Should You Jam While You Cram? – The science behind music while reading

For most of my life, and increasingly so for the last few years, I have found it very difficult to focus on what I am reading without listening to music. Even as I read other students blogs I had to press play on my previously paused youtube tab to be able to take in what I was reading. I think my problem is that I seem to always have two or more streams of thought running through my head at a time, so while I read one part of my mind is saying the words I see while another totally random train of thought runs through my head making it really hard to take in what I am reading. When I play music, however, I find that second train being consumed by the pulsing beat.                                                                                                                                                           Now I’ve always heard that it’s impossible to truly take in what you are reading when listening to music because our brains cannot multi-task but teachers had always told me listening to Mozart while studying was a good idea. And while the artistic makings of Flume or Chance the Rapper that I listen to are a far cry from classical symphonies, I decided to investigate on how music, and different types of music, impact our reading capabilities.                         According to USA Today, music can have a both positive and negative effect on your reading capabilities. The article reveals that in order to read or study it is optimal to be in a good balanced mood, which music can help bring us to. However when it comes to music with lyrics, our reading abilities can be impaired because we are using the language area of our brain to do two things at once, and the human brain is not good at multi tasking. When doing a school activity like math, however, lyrical music should not be too much of a problem because math uses a part of the brain separate from the lyrics and one shouldn’t severely interfere with the other.leo

2 thoughts on “Should You Jam While You Cram? – The science behind music while reading

  1. Melissa Raquel Fraistat

    I’m glad I came across this post, because the other day I decided to listen to music while doing my work for the first time in years. I have always tried to avoid listening to music when doing work because I always seem to get distracted, but that day I just seemed to be in the mood to listen to music. After a while of listening to music with lyrics, I realized I wasn’t comprehending anything, so I switched to some calming music with no lyrics. The switch helped tremendously, and now I understand why. Here is an article I thought you might enjoy, because it talks about the pros of listening to classical music while studying/working!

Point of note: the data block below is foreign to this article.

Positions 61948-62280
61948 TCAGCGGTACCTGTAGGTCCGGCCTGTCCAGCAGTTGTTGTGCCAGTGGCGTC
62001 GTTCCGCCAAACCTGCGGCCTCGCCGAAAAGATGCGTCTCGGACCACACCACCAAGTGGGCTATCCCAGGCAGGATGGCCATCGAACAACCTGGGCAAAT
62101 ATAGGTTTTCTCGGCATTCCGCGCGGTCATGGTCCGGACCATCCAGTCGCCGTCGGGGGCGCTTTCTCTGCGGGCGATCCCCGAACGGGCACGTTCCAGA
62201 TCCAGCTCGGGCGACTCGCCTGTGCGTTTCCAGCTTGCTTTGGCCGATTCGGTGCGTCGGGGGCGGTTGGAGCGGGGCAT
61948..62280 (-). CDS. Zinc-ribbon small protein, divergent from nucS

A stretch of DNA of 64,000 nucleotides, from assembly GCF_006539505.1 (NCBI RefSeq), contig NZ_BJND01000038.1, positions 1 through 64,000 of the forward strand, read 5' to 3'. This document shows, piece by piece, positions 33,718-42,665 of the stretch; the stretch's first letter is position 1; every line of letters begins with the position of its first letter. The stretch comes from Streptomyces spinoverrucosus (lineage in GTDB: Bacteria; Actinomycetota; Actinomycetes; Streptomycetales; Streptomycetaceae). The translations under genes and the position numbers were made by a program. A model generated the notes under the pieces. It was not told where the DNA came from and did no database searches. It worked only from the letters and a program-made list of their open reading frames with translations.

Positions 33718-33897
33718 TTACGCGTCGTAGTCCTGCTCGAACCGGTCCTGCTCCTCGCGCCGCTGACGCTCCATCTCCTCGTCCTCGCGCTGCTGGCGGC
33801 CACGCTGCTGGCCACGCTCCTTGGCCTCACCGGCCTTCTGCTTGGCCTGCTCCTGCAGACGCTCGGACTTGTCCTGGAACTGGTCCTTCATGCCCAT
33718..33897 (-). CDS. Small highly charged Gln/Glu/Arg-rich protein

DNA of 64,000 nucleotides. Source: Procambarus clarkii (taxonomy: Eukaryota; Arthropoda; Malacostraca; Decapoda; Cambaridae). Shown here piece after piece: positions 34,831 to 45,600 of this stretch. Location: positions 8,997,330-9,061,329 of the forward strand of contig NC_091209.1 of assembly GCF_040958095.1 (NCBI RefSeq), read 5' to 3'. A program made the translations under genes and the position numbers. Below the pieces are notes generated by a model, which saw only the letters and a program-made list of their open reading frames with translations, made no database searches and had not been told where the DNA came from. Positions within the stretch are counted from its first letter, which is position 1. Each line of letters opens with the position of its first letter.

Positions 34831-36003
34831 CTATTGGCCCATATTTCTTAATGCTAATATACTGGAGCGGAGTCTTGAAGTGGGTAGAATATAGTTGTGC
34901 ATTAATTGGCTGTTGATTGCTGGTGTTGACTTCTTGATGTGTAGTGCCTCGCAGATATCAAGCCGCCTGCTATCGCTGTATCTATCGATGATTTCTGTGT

2. Kateryna Okhrimchuk

    Hey Lauren,
    Great topic and great blog! Personally, I’ve always been the type of person who needed for it to be completely silent for me to be able to stay focused and study. I loved going to the library in the summer because I would always be one of the only people in the study section that I liked going to. Sadly, the library is a trek and a half for me and I’ve found it more difficult to make time to go there with more classes and activities. My solution, or so I thought, was to go study in the HUB. What I didn’t realize was that it was extremely loud and I found myself getting extremely annoyed when I was trying to read something and a group of people would walk by, screaming their conversation. What I started to do, instead of getting frustrated or taking twenty minutes to get to the library, I listen to classical music in my headphones which is actually proven to help with memorization. According to a study done at USC, ( ), classical music helps you relax, stay more focused, lowers your blood pressure,and puts us in a heightened emotional state, making us more receptive to information. Music with lyrics, on the other hands, distracts us and actually makes it harder to study. But to each their own!

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